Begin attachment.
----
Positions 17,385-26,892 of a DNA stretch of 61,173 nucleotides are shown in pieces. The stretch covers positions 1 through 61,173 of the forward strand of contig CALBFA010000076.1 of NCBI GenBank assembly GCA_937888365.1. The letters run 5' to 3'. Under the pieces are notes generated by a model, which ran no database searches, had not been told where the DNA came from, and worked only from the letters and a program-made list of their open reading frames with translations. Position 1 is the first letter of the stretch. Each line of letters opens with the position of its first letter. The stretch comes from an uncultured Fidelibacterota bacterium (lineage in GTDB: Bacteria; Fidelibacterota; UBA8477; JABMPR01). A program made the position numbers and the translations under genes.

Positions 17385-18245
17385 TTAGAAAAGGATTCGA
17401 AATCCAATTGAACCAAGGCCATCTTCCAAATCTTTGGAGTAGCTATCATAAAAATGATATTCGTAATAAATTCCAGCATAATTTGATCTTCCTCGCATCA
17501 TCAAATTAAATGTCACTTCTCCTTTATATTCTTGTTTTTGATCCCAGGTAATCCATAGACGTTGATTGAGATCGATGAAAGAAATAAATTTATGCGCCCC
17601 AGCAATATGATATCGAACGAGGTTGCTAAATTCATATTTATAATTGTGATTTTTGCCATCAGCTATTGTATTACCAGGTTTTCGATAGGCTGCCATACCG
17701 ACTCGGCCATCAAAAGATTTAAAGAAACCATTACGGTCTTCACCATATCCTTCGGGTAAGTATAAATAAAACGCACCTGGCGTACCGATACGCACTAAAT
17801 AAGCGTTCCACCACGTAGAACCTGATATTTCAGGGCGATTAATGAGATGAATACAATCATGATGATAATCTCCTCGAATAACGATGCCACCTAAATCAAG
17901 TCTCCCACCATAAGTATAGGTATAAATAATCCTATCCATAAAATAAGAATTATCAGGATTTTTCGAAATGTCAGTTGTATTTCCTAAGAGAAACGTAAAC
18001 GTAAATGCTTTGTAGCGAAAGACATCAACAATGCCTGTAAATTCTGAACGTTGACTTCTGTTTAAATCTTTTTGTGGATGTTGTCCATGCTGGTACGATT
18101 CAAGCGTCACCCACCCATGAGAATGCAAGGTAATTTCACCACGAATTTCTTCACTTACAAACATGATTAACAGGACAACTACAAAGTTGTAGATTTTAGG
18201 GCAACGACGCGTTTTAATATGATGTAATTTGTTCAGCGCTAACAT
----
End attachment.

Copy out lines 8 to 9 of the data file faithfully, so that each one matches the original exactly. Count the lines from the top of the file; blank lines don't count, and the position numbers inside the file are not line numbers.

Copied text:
17801 AAGCGTTCCACCACGTAGAACCTGATATTTCAGGGCGATTAATGAGATGAATACAATCATGATGATAATCTCCTCGAATAACGATGCCACCTAAATCAAG
17901 TCTCCCACCATAAGTATAGGTATAAATAATCCTATCCATAAAATAAGAATTATCAGGATTTTTCGAAATGTCAGTTGTATTTCCTAAGAGAAACGTAAAC